• Overall economic wellbeing may matter more than digital wellbeing (food insecurity vs digital insecurity, access to healthcare vs access to digital tools and media)
    • Whilst access to digital technology may be democratised (more people have access to a cellphone than to a toilet, those that benefit first and the most from new technology tend to be the affluent
  • From a legal perspective, it’s difficult to guarantee a child’s right to wellbeing
    • States can only promise in human rights law to do what’s achievable by them – and wellbeing is not in the gift of the state (although access to digital tools is)
      • Human rights define the lower limits of tolerable human conduct, rather than great aspirations and exalted ideals
    • If a child has a right to education, and access to education is digital, then children may have a right to digital technology
    • Children should have a right to heard when we are designing digital environments
    • Child’s rights and child’s wellbeing are two different frames
      • “Unfortunate that reference to the CRC [United Nations Convention on the Rights of the Child] in discussion about wellbeing are sometimes very loose or inaccurate, seemingly deployed as an International policy backdrop or to give pseudo-legal legitimacy to existing wellbeing approaches rather than indicative of any real attempt to engage with the CRC and its reconceptualisation of the child as a holder of rights” Laura Lundy
    • Wellbeing might involve the realisation of children’s rights, but not necessarily; rights and wellbeing are two different frames
Written by
Dr Paul Marsden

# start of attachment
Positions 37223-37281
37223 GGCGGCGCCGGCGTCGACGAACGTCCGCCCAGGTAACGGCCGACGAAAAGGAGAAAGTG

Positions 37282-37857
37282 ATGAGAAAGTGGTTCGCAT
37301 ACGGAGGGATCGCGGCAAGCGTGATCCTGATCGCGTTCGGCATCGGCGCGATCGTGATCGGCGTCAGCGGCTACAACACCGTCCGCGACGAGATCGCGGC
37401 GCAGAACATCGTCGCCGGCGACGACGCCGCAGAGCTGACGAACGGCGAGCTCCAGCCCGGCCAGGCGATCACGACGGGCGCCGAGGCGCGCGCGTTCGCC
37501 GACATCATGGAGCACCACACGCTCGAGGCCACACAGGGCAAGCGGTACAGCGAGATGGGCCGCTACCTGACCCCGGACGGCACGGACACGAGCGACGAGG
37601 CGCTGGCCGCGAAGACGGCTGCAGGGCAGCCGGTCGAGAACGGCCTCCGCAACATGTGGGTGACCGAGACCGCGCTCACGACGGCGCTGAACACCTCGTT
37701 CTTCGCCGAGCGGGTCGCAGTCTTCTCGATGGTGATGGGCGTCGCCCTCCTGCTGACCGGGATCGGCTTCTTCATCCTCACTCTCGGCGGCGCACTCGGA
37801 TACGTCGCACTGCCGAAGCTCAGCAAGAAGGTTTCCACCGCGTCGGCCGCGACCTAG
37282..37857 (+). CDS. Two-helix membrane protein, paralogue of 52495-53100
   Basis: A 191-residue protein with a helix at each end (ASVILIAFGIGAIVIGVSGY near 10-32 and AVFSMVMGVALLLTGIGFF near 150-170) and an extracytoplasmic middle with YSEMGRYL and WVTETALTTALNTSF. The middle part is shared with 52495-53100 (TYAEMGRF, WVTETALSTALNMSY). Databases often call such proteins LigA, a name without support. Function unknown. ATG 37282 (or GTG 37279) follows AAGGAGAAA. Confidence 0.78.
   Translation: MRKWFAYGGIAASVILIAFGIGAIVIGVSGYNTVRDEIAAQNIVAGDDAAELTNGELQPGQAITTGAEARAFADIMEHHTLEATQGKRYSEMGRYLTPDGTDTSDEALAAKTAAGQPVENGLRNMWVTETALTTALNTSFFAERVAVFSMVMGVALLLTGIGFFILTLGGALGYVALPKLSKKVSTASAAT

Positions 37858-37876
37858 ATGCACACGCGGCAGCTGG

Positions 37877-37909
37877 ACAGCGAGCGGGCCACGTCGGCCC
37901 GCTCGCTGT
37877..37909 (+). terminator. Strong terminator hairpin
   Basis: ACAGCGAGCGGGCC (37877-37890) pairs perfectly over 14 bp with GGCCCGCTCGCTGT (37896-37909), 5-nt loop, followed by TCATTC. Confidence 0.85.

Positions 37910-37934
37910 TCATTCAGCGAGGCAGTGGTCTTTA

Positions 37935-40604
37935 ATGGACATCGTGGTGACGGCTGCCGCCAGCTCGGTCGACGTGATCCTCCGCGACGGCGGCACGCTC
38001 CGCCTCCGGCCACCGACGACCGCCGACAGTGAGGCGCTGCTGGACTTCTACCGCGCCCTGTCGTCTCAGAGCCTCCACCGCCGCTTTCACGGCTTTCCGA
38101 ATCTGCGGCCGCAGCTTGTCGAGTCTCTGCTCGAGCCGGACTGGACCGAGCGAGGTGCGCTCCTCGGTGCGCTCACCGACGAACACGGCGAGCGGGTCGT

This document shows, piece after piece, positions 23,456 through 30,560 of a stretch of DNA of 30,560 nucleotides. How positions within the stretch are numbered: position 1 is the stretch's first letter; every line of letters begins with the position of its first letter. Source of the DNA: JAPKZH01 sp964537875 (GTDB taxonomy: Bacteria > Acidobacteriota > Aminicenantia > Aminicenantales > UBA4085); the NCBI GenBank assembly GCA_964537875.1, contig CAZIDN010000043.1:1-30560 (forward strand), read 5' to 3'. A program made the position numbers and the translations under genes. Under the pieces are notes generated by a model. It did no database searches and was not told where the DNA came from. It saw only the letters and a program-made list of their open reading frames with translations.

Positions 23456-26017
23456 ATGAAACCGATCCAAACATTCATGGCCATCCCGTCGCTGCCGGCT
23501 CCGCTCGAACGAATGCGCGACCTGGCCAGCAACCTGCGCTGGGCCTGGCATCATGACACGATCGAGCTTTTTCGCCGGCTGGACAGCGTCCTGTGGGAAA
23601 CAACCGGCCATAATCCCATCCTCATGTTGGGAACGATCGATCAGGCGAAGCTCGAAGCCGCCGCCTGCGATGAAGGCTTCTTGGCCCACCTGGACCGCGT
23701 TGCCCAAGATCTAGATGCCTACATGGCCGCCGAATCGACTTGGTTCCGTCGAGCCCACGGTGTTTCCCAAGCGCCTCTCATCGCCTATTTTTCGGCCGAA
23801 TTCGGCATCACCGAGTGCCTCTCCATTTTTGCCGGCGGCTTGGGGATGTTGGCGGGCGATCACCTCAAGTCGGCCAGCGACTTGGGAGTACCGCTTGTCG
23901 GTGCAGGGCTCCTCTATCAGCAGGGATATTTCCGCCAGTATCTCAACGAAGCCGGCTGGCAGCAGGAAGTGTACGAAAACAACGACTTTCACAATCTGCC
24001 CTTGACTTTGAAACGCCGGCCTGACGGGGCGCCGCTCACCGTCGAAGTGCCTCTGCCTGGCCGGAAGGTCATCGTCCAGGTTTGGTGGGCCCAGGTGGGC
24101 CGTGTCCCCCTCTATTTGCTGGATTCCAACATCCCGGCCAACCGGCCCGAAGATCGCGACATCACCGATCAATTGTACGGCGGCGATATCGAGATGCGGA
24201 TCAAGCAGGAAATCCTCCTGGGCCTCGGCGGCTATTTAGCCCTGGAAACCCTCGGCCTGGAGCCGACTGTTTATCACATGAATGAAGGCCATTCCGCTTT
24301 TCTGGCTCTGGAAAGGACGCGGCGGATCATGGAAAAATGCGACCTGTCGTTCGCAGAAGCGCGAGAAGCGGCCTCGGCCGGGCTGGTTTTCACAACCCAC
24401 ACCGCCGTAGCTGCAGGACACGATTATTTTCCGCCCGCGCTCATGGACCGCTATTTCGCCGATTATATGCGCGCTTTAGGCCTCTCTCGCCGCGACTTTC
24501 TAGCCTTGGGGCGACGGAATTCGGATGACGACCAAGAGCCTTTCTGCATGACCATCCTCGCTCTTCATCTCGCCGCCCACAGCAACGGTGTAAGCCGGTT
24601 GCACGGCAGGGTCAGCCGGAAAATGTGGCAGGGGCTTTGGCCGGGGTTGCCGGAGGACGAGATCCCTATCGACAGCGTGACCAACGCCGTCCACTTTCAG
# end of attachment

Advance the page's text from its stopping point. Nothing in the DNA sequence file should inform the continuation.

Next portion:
Join the discussion

  • Children in the 21st century are increasingly pushed to do more by overprotective “helicopter parents” who hover over their children to protect them from potential harm. Modern parents are also more likely to share images of their children online without their consent, potentially raising concerns around online safety and security. On an emotional level, children are reporting more stress and anxiety, including increased expectations and pressure to excel in an ever more competitive educational environment.

  • Education must evolve and grow with our societies, anticipating change rather than simply reacting to problems. This work explores the potential of education systems to proactively adapt and develop along with our communities and children. The overall goal is to identify innovative, collaborative models that bring together parents, communities and schools to strengthen children’s resilience, lower their stress levels, enhance well-being and improve learning.

  • This volume will focus specifically on two of these themes and their intersections: emotional well-being and digital technologies. Friendships and families – both how they shape and are shaped by these themes – are interwoven into the discussion throughout. Before turning to the specific focus of this volume, this chapter will provide a brief overview of each of the four themes.

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  • My daughter is allowed to play Minecraft on her iPod one day a week and she often wants to show me her “world” the homes she builds, gardens, etc. I find it hard to encourage her or engage in this but at the same time love that she wants to share her creations with me. My kids have had limited screen time their whole lives and STILL display signs of addiction and boredom and inability to play. These devices, these screens have such a powerful impact on our psyches we are not giving them nearly enough credit for their influence over our social development.

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  • In the 21st century, children are experiencing heightened expectations as a result of the influence of overprotective “helicopter parents” who closely monitor and intervene in their activities to shield them from potential harm. Additionally, contemporary parents are more inclined to share images of their children on online platforms without obtaining their consent, giving rise to potential concerns regarding online safety and security.

Digital wellbeing covers the latest scientific research on the impact of digital technology on human wellbeing. Curated by psychologist Dr. Paul Marsden (@marsattacks). Sponsored by WPP agency SYZYGY.